This chapter concerns Catholic moral anthropology. After beginning by emphasizing the centrality of the teaching that human beings are created in the image of God, the chapter shows that human beings, as a union of soul and body, are ordered towards beatitude, towards a true freedom that imitates and participates in divine freedom. The status of being in the image of God is a gift to all persons: even the most seriously intellectually disabled persons still bear this image in its fullness. The architecture of the moral life is then considered, by examining the passions and importance of an educated conscience. The chapter ends by showing that Catholic moral anthropology emphasizes the communal nature of the moral life.
In the early modern age, for the first time in history, moral theology became a ground of bitter strife within the Roman Catholic Church. After the Council of Trent, it evolved as a specialized discipline with its own methodology, which became increasingly identified with casuistry. The theoretical underpinning of this development was probabilism, the system according to which, when there are two opposite opinions as to the morality of a course of action, one is allowed to follow the less probable one. From about 1650, first of all in Belgium and France, both probabilism and casuistry came under attack as favoring laxity. Rigorism, which was linked to but by no means synonymous with doctrinal Jansenism, progressively spread to the entire Church. The papacy, whose pronouncements on moral matters became increasingly important, shared in this reaction but was careful to preserve theological pluralism.
This essay provides an account of the historical and thematic features of Catholic sacramental theology during the Baroque age. Its intent is primarily bibliographic, and hopes to introduce readers to the wide range of sources by which theologians of this time period constructed their grand syntheses, including the renewed traditions of scholasticism, polemical theology, mystical and devotional literature, liturgical studies, and the newly emergent Tridentine curia. Some of these developments will be outlined in three sections: (1) a brief bibliographic survey of the sources for early modern Roman Catholic sacramental theology; (2) an outline of some of its main scholastic controversies; and (3) a corresponding outline of the various attempts of the Holy Office to answer questions that arose in sacramental theology between the years 1500 and 1800.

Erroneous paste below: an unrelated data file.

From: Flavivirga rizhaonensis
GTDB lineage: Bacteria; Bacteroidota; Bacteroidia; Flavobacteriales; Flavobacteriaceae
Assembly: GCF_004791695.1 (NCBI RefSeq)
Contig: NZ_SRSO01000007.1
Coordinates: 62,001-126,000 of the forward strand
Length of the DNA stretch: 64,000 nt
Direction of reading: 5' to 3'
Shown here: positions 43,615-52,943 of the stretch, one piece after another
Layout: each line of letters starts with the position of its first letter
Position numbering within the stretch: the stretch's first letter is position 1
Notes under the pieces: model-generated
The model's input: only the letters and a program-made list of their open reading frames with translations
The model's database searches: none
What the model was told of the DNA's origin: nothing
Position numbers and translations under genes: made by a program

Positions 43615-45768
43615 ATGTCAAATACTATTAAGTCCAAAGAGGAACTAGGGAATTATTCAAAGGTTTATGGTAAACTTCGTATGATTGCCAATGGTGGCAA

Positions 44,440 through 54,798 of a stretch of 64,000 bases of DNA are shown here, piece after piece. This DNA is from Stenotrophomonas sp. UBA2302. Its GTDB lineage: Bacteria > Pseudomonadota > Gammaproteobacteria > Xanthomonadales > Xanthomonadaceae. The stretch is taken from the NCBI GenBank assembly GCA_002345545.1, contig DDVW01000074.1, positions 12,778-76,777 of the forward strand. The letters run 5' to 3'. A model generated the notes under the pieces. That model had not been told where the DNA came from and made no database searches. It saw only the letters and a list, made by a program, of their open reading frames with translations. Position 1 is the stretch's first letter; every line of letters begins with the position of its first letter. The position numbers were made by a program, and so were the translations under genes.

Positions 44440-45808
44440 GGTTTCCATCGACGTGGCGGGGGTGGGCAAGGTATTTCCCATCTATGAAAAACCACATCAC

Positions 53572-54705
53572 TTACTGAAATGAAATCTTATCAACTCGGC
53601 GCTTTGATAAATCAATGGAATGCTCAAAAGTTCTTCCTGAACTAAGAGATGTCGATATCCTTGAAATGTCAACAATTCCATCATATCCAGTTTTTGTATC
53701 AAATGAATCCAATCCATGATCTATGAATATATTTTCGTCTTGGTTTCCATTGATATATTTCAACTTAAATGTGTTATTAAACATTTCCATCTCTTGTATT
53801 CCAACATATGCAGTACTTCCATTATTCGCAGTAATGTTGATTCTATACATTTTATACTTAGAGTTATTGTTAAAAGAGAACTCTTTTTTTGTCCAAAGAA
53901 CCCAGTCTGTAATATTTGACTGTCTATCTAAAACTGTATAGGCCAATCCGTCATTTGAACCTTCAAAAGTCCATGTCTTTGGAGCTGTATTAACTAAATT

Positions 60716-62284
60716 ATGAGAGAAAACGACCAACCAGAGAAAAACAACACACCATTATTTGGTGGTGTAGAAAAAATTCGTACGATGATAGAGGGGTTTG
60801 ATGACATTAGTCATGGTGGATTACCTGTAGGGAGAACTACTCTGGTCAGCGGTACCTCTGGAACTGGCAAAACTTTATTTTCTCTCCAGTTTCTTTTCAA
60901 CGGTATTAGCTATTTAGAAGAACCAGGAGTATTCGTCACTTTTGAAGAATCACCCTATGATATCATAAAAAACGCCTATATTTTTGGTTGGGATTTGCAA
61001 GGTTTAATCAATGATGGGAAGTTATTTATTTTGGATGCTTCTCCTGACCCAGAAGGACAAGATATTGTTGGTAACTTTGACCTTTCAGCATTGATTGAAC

David Matzko McCarthy
This essay considers the modern tradition of Catholic social teaching (CST). CST finds its roots in the biblical, patristic, and medieval periods, but was inaugurated in particular by Leo XIII’s encyclical Rerum novarum (1891) and has been sustained by a range of papal encyclicals and conciliar documents since. The documents of CST emphasize that human beings are created for mutual cooperation and a pursuit of common good in social, economic, and political life. The essay considers first CST’s developing account of how social relations may be governed by Christian charity. It then considers the nature of property within economic relations as conceived within CST. The final section considers CST’s reflections on political life, which is understood as primarily personal and dependent on relations of mutual rights and responsibilities that are directed to the common good.
Chad C. Pecknold
This chapter explores Catholic teaching on life in the political realm. It explores first how the contours of debate were set in the early Church. Augustine’s notion of the two cities’ provided a basic foundation for later Latin Catholic thought, presenting the city of God on pilgrimage towards the heavenly city—and yet united already to it as Christ’s body. The city of man is founded on humanity’s turn away from right desire for God, and it is from within the city of God that we learn to view the relative integrity and value of all other human social order. The middle sections of the chapter explore the development of this vision in the medieval period. Later sections examine transformations across the Reformation period, ending with a treatment of these questions at Vatican II and in the Catechism of the Catholic Church.